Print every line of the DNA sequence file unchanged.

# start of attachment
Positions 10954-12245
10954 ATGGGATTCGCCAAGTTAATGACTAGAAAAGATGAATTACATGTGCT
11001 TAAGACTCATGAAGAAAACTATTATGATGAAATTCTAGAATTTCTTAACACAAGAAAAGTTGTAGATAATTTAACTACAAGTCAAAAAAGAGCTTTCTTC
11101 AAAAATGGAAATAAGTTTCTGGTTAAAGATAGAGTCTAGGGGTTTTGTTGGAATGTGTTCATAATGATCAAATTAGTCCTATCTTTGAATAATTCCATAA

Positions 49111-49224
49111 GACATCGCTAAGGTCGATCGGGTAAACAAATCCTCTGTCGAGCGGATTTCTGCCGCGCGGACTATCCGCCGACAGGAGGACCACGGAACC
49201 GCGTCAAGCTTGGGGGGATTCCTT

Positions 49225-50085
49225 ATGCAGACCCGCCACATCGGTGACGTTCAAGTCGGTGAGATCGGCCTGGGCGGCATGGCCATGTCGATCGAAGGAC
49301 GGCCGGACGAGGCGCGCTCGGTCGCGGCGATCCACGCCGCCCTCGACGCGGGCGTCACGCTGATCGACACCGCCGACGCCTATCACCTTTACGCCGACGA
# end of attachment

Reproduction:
Positions 10954-12245
10954 ATGGGATTCGCCAAGTTAATGACTAGAAAAGATGAATTACATGTGCT
11001 TAAGACTCATGAAGAAAACTATTATGATGAAATTCTAGAATTTCTTAACACAAGAAAAGTTGTAGATAATTTAACTACAAGTCAAAAAAGAGCTTTCTTC
11101 AAAAATGGAAATAAGTTTCTGGTTAAAGATAGAGTCTAGGGGTTTTGTTGGAATGTGTTCATAATGATCAAATTAGTCCTATCTTTGAATAATTCCATAA

Positions 49111-49224
49111 GACATCGCTAAGGTCGATCGGGTAAACAAATCCTCTGTCGAGCGGATTTCTGCCGCGCGGACTATCCGCCGACAGGAGGACCACGGAACC
49201 GCGTCAAGCTTGGGGGGATTCCTT

Positions 49225-50085
49225 ATGCAGACCCGCCACATCGGTGACGTTCAAGTCGGTGAGATCGGCCTGGGCGGCATGGCCATGTCGATCGAAGGAC
49301 GGCCGGACGAGGCGCGCTCGGTCGCGGCGATCCACGCCGCCCTCGACGCGGGCGTCACGCTGATCGACACCGCCGACGCCTATCACCTTTACGCCGACGA